The present study recruited a sample of black men from barbershops in a large metropolitan area in Brookly, NY, to assess the maladaptive beliefs and attitudes about sleep. We hypothesized that maladaptive beliefs would be associated with men at high risk for OSA compared to men with low risk for OSA.


Participants were a convenience sample of black adult men age 18 years or older (n=120) recruited from barbershops in Brooklyn, NY. Recruitment was conducted weekdays and weekends including evening hours. After introduction by the shop owner, research assistants introduced the study to customers on site to solicit participation. Once informed about the study, consenting participants completed self-administered questionnaires and provided sociodemographic and health data. Body mass index was based on selfreported height and weight, and was calculated as weight (kg)/height (m2).

To assess risk for OSA, we administered the Apnea Risk Evaluation System™ questionnaire (ARESTM), which includes questions on sleep patterns, daytime functioning, sleep apnea-related factors, and diseases associated with risk for sleep apnea (e.g., hypertension, diabetes mellitus).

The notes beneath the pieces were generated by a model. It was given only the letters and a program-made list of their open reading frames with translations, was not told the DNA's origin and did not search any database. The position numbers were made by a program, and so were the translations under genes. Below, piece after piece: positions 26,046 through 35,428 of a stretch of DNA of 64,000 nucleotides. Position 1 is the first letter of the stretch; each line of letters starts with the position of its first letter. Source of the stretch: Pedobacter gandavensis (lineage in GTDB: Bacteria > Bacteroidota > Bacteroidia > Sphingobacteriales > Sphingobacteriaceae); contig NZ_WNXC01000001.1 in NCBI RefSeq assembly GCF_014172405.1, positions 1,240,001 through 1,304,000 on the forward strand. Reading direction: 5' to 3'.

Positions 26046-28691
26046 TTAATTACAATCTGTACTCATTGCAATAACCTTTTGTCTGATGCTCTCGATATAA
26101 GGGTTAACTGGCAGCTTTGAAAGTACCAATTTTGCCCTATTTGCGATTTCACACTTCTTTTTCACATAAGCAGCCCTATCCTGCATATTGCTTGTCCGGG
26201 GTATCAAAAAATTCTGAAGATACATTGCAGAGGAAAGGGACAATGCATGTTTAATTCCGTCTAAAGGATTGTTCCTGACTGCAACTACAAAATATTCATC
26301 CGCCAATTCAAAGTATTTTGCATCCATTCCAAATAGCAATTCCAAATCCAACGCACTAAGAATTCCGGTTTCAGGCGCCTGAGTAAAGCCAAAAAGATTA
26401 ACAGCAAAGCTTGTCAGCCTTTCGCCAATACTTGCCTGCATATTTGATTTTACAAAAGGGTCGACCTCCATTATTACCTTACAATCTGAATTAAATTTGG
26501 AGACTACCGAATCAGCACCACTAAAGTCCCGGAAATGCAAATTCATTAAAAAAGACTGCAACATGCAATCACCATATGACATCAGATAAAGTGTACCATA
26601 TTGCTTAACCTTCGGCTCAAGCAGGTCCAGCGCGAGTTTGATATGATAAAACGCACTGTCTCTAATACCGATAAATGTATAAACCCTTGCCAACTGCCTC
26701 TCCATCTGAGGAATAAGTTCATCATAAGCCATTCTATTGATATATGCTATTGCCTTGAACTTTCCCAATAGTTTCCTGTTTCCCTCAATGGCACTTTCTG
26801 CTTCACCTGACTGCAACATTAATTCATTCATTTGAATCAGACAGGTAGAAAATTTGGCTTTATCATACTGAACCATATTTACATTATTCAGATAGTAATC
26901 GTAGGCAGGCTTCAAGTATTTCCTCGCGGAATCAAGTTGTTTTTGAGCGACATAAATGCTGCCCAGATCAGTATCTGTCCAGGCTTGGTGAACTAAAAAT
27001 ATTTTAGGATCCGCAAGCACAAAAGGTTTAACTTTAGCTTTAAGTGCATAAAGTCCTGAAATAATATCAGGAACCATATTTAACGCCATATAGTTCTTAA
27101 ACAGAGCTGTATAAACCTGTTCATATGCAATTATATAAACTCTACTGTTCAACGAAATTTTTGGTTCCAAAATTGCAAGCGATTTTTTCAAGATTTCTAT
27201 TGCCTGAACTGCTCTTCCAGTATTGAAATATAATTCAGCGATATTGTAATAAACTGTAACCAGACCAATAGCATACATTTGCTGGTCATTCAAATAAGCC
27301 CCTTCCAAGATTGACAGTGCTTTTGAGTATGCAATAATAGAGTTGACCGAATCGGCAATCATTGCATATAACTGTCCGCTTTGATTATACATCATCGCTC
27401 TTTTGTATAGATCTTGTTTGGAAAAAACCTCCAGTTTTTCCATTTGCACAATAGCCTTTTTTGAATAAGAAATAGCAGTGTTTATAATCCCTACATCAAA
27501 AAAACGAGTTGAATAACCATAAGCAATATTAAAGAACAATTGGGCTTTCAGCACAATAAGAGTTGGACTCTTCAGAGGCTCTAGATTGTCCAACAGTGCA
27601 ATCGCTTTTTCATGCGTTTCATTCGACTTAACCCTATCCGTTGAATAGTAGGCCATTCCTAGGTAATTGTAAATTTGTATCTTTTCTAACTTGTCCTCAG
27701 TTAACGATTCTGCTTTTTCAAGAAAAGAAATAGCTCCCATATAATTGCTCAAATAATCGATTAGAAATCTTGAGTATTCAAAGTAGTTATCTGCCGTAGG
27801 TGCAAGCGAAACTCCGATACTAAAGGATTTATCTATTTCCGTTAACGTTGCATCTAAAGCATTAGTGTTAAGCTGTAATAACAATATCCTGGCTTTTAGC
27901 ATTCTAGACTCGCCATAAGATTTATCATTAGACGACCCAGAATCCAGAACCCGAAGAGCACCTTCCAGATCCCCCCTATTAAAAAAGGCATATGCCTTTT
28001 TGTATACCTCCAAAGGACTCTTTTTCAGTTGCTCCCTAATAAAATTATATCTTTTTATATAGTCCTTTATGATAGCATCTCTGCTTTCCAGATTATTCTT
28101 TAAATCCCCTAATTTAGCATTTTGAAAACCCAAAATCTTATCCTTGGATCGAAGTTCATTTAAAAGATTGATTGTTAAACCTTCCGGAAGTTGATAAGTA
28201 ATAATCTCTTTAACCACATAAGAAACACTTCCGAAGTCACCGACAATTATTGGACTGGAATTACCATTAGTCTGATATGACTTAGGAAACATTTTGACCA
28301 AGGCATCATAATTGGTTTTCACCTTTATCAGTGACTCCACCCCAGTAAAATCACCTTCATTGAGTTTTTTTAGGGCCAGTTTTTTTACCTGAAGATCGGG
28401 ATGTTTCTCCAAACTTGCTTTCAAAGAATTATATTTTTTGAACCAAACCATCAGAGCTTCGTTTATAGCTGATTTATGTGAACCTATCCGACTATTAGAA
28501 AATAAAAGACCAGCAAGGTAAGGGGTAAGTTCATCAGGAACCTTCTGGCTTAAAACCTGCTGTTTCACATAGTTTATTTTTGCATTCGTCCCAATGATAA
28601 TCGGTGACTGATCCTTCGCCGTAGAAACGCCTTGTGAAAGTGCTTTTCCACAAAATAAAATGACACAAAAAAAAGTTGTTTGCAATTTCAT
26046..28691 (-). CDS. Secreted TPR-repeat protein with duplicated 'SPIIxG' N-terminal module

ARESTM questionnaire data was used to identify men at high OSA risk (cut-off: >5). The questionnaire has a sensitivity of 0.94, specificity of 0.79 (based on a clinical cut-off of apnea-hypopnea index AHI>5), positive predictive value of 0.91, and negative predictive value of 0.86 [10]. Although there are other widely used tools including the STOPBang [11], we have used the ARESTM questionnaire to screen over 1,000 black patients in primary-care settings and 150 blacks in the community without documented refusals by participants, suggesting that it is feasible to administer this questionnaire in this population [12,13].

Participants completed the Dysfunctional Beliefs and Attitudes about Sleep scale-16 (DBAS-16) [14]. The scale assesses insomniarelated misconceptions. DBAS-16 is a Likert-type scale in which participants indicate a number ranging from 0 (strongly disagree) to 10 (strongly agree) in response to questions about beliefs and attitude toward sleep; the total score is an average of ratings on each of the 16 items.

A high score on the DBAS-16 indicates a high endorsement of dysfunctional beliefs and attitudes about sleep. The DBAS-16 has adequate internal consistency (Cronbach’s alpha 0.79) and temporal stability [14]. People who receive treatment for OSA who score high on the DBAS scale are more likely to have insomnia than people treated for OSA who score low on the DBAS scale [15].

Insomnia complaints were assessed by using the three commonly used questions in the field: “Do you have difficulty falling asleep?” (difficulty falling asleep); “Do you have difficulty staying asleep?” (difficulty maintaining sleep); and “Do you wake up earlier in the morning than you mean to?” (early morning awakening). Other sleep related measures included sleep duration, sleep medicine use, and naps during the day.